ENTRY DRAFT ’14: OILERS AND THE REPUBLIC OF FINLAND

The Edmonton Oilers have been avoiding Finland the last couple of seasons. Their dual investment in goaltenders during the 2011 draft (Perhonen and Tuohimaa) are the last Finnish picks, and the club has chosen 17 players since then. It’s hard to imagine an Oilers organization with no Finns, but we’re close.

NHL TOTAL PLAYERS/FINISH PLAYERS DRAFTED BY YEAR AND TOTAL

  • 2013 NHL draft—211 total players, 9 from Finland
  • 2012 NHL draft–211 total players, 9 from Finland
  • 2011 NHL draft, 211 total players, 10 from Finland
  • 2010 NHL draft 210 total players, 7 from Finland
  • 2009 NHL draft, 211 total players, 7 from Finland
  • 2008 NHL draft,  211 total players, 6 from Finland
  • FINAL TALLY: 1265 total players, 48 from Finland
  • PERCENTAGE: 3.8%

OILERS TOTAL PLAYERS/FINLAND PLAYERS DRAFTED BY YEAR AND TOTAL

  • 2013 NHL draft—10 total players, 0 from Finland
  • 2012 NHL draft–7 total players, 0 from Finland
  • 2011 NHL draft–9 total players, 2 from Finland
  • 2010 NHL draft–11 total players, 0 from Finland
  • 2009 NHL draft–7 total players, 1 from Finland
  • 2008 NHL draft–5 total players, 1 from Finland
  • FINAL TALLY: 49 total players, 4 from Finland
  • PERCENTAGE: 8.2%

The Oilers have drafted a higher than average number of players from Finland over the last 5 years, 8% of their own total and 8% of all Finns. The problem? They’re picking the wrong guys, although Toni Rajala (cover photo by Rob Ferguson, all rights reserved) was sent away far too early.

THE FOUR FINNS

  • Teemu Hartikainen had a fine year in Russia (NHLE: 82, 20-23-43). I have no idea if Toronto values him as a potential NHL player, but I think he could have a career in the league, given the right opportunity. He’ll play with Ufa (KHL) again this coming season.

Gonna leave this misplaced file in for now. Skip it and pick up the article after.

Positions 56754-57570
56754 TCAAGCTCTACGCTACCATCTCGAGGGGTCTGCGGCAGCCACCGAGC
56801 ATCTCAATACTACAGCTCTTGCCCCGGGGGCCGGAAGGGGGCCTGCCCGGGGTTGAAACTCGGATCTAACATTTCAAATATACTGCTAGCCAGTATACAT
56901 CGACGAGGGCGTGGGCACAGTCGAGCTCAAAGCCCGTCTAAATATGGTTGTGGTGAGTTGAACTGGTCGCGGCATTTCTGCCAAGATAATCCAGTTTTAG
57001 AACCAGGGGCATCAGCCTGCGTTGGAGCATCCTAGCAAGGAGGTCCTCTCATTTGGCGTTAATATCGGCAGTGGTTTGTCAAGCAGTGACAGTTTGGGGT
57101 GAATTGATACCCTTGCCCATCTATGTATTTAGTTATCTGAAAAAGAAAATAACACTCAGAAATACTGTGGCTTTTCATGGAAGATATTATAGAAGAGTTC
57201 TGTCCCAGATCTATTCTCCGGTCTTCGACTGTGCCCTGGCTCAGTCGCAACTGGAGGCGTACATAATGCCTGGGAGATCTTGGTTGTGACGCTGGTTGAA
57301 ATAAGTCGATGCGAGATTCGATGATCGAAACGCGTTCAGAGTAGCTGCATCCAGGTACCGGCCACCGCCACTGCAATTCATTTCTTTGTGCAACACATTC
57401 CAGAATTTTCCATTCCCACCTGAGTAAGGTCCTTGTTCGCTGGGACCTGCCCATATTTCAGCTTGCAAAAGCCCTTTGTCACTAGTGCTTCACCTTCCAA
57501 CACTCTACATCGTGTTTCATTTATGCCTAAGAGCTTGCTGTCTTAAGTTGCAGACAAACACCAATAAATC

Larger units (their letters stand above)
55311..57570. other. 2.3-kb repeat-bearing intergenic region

• Toni Rajala had an excellent year in Sweden (NHLE: 82, 22-30-52). He’ll play in Yugra Khanty-Mansiysk (KHL) next season.
  • Samu Perhonen struggled with the Indiana Ice this past season. I haven’t read anything about his future.
  • Frans Tuohimaa appears to be building a solid pro resume. He’s played in the SM-Liiga for a couple of years, but not well enough to earn a starting job. His quick glove was on display in Oklahoma territory for one game this season, and perhaps he’ll settle in as a minor leaguer in the Oilers system for a couple of years as he learns the pro game.

TOP PLAYERS FROM FINLAND, 2014 DRAFT

  1. R Kasperi Kapanen—Has a nice range of skills, average showing at U-18′s may hurt.
  2. G Ville Husso—My choice for Oilers draft pick at G this year. Stupid stupid numbers. He’ll be long gone.
  3. L Juho Lammikko—Intelligent two-way winger with size. I love his Elite Prospects scouting report.
  4. G Kaapo Kahkonen—A big Finnish goalie, numbers are solid.
  5. R Juuso Ikonen—Liked him a year ago, like him still. Small and skilled.
  6. D Eetu Sopanen—He’s massive, 6.05 225 pounds, just turned 18. Worth a pick, don’t know where.
  7. L Hannes Bjorninen—Nice numbers, nice size. Massive step up year over year.
  8. C Teemu Lamsa—6.03, 201 and a 1996 born, he’s a center and has some skill.
  9. D Ville Vainola—Lean defender with some skill and an awesome name.